Torgashev takes commanding lead in junior men’s


Artem Torgashev knew his pupil and son, Andrew Torgashev, performed his short program well Wednesday afternoon at the 2015 U.S. Figure Skating Championships. He just didn’t know how well.

The judges did. They awarded Andrew 75.61 points, more than 10 points over the field, and some 15 points higher than his score at Eastern Sectionals in late November.

“It was his best short this season, for sure,” said Artem, a former Soviet pairs competitor who trains his skaters in Coral Springs, Florida. “It was a surprise. We didn’t expect such a big score, even though he did everything clean and solid and good quality. But I didn’t expect it to be that high.”

His mom, who is also his choreographer, didn’t raise an eyebrow.

“He just did what he can do,” Ilona Melnichenko said. “It wasn’t a surprise for me. That is how he practices.”

Torgashev — at age 13, the youngest skater in the event — was in full command throughout his short to Gary Moore’s “Parisienne Walkways,” choreographed by Melnichenko and Scott Brown.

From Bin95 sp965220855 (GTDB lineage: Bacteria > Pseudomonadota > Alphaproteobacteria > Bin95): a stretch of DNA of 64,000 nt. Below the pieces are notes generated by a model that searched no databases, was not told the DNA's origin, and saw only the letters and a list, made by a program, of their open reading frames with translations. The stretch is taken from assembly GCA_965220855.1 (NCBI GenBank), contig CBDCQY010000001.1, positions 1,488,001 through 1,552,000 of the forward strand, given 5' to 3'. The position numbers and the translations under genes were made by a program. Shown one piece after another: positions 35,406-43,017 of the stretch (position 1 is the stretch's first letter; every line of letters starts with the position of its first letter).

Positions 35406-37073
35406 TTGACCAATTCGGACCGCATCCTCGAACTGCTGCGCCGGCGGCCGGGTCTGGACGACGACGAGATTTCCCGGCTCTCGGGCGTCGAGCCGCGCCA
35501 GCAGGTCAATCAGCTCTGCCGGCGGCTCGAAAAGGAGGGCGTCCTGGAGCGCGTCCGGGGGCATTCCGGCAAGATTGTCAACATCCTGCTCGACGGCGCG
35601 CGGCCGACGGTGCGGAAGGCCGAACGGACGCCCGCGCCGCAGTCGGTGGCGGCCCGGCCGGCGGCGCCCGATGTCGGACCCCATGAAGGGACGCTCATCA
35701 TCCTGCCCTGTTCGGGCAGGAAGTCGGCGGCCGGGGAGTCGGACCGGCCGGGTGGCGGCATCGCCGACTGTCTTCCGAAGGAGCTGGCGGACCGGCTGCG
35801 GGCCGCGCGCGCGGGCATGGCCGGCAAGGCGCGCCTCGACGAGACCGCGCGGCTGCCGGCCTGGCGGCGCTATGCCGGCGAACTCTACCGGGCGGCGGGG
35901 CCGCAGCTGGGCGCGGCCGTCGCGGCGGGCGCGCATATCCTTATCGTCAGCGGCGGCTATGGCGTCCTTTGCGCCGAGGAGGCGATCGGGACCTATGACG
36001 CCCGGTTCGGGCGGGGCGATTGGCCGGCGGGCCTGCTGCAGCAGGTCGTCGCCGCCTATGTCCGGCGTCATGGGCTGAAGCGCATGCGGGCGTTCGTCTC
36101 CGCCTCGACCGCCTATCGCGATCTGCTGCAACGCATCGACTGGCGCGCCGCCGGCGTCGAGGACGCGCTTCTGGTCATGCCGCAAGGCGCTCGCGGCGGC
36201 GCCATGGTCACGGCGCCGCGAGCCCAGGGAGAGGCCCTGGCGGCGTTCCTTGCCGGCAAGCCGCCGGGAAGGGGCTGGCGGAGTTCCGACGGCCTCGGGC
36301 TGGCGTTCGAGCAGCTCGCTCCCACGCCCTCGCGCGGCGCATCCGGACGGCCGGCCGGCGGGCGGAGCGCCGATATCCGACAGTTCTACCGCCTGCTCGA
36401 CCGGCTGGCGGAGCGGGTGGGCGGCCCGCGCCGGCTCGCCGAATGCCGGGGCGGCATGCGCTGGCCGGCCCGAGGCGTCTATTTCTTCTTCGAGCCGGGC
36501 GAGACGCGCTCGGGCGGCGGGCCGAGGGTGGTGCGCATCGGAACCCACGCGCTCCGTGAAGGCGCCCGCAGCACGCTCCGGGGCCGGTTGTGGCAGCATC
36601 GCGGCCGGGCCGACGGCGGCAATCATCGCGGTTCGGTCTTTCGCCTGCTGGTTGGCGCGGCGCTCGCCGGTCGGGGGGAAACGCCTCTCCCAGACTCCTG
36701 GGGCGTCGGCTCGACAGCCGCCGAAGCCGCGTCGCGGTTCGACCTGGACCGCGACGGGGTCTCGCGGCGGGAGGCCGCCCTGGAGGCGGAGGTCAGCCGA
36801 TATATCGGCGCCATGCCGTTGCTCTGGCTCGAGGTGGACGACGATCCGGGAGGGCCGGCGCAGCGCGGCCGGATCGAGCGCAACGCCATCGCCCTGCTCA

His jumps, including a triple flip-triple toe loop combination and triple Lutz, were smoothly landed; his spins were liquid and fast. The highlight was an expressive, Level 4 step sequence punctuated by twizzles, kicks and leaps that gained +2 and +3 Grades of Execution (GOEs) across the judging panel.

“I kind of do it every day in practice like it was nothing special,” Andrew said. “It’s what I’ve been practicing for the last four weeks.”

The teen, who finished fourth in the U.S. novice men’s field last season, did admit to a few butterflies when he took his starting position.

“I felt a bit shaky, but then I started skating and it all just went back to muscle memory, and I just let that take over,” he said.

Again, mother knows best.

“He was well prepared,” Melnichenko said. “I knew he would do it. I wasn’t worried at all.”

Andrew’s competitors will have to bring their “A” games for the junior men’s free skate Friday morning. The skater thinks it’s by far his better event.

“I actually like the free more,” Andrew said. “I kind of set my head to go for the full four minutes and I just keep on going non-stop. The short program, for me, it’s a bit harder. It requires that little bit of extra focus, and that’s what got me through today.”